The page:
Californians use SNP independence plan in bid to break away from USA
THE independence-seeking California National Party (CNP) is basing its strategy on that used by the SNP in the 2014 referendum campaign as it works to become a recognized party with its own place on polling forms.
Jed Wheeler, vice chair of the CNP, was in Scotland as an indyref observer, and says he knows they are in it for the long haul.
He told The National: “When I was in Scotland in 2014 I interviewed an SNP organiser who was in his 80s and had spent his entire adult life working to build the movement for independence.
“I often tell that story to our new recruits to let them know we don’t expect this to be fast or easy, but we are in it for the long haul.
“We have to earn the trust of California’s people and convince them that independence will serve their interests.
“The latest polling shows only 22 per cent of Californians support the idea. The good news is that 22 per cent support for our party’s core mission is a great place to start for an insurgent political party, and we expect that number to grow rapidly once Trump takes office.”
The current CNP goal is to register as a political party – with the ultimate aim of achieving independence through negotiation –, which will require 63,000 signatures from voters.
“Once we reach that threshold we will become the first pro-independence party in California’s history to qualify for the ballot,” said Wheeler.
“CNP will go on the voter registration form as an option people can join just by checking a box instead of having to check ‘other’ and write us in, and our candidates will automatically qualify for the ballot for all races.
“We have until January of 2018 to reach that threshold for the 2018 elections. When we hit it we expect the shockwaves to help us grow very quickly.”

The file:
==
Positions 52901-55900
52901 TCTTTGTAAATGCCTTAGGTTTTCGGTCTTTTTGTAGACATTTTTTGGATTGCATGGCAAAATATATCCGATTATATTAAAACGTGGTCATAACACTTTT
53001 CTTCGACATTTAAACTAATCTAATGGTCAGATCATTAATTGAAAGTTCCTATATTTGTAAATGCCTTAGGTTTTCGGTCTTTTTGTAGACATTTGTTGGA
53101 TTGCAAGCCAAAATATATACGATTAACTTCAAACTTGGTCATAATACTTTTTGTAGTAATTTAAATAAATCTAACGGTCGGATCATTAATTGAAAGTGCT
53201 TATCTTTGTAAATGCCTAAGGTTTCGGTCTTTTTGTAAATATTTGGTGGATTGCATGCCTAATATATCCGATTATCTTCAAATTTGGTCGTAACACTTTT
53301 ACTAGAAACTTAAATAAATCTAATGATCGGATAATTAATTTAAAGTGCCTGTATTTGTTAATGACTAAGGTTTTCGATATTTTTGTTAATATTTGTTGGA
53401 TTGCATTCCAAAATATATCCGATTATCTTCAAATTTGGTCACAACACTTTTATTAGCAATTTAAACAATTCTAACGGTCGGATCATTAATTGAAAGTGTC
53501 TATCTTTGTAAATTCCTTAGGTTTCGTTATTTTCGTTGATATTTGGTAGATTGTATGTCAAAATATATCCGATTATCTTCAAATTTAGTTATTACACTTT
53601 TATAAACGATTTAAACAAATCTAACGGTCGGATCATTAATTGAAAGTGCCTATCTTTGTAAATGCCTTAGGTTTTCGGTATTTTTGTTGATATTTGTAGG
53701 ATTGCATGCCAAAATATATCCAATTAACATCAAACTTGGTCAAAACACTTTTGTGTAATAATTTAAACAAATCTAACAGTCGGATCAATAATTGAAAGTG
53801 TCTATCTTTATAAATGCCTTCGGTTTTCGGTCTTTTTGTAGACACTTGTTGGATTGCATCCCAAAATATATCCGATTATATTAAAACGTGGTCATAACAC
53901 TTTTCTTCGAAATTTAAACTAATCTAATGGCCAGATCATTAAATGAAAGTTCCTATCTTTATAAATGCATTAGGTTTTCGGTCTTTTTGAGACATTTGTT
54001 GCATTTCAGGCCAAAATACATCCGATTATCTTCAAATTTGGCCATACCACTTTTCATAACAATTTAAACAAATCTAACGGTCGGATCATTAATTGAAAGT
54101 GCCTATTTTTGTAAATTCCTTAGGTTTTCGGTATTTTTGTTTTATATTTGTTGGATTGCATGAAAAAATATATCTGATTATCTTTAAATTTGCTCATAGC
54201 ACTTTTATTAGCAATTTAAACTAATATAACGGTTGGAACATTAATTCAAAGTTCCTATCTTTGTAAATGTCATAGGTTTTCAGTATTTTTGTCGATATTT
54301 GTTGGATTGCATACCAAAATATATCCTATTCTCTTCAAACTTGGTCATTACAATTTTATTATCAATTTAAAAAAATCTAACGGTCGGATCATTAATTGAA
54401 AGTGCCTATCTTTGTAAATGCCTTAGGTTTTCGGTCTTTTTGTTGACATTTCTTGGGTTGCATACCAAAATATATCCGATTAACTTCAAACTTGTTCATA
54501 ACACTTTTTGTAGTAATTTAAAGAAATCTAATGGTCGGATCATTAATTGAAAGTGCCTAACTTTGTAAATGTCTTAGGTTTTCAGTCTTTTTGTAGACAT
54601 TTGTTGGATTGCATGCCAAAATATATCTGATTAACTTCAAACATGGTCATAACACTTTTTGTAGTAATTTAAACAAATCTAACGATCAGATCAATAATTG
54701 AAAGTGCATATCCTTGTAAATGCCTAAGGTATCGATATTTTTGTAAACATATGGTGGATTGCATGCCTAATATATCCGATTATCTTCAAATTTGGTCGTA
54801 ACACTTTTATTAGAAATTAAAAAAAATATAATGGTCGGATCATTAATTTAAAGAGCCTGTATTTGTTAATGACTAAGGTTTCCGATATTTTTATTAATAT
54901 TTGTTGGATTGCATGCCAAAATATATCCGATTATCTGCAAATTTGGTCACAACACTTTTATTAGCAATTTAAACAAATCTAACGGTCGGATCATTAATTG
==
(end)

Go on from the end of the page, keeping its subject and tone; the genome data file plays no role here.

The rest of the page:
He said the party had already held a training call for canvassing team leads, and was planning a presence at the Women’s March protests across the US on January 21, the day after Donald Trump’s inauguration. “The Los Angeles march should be the biggest of those and we are an official sponsor there and will have a booth and a visible presence,” he said. “We believe the movement for a progressive and independent Republic of California can best be built by getting out and supporting progressive causes, and so we’ll be there to visibly support women’s rights and point out that in an independent Republic of California, women’s rights would finally be safe from the far-right politicians elected by America’s conservative heartland.
“From there, our strategy is modeled very closely on the SNP. We aim to run a small group of dedicated and – this is important – highly qualified people for winnable local offices in 2018.
“One big problem with third parties in the US is that they often run people who are in no way qualified for the positions they seek because they do not expect to win and just want to pick up protest votes or talk about their pet issues.
“We are taking a very different approach and every race we enter we are entering with the intent to win.”
In the longer term, Wheeler said the goal was to build enough power in the state legislature so the party could demand a “mutually recognised and mutually binding referendum”.
This, he said would avoid the pitfalls associated with another campaign by Yes California – a separate organisation – because the courts would have no cause to reject it.
“The US would have a much harder time blocking us from seeking international recognition if they had agreed in advance that we had the right to do so, if we won the vote.”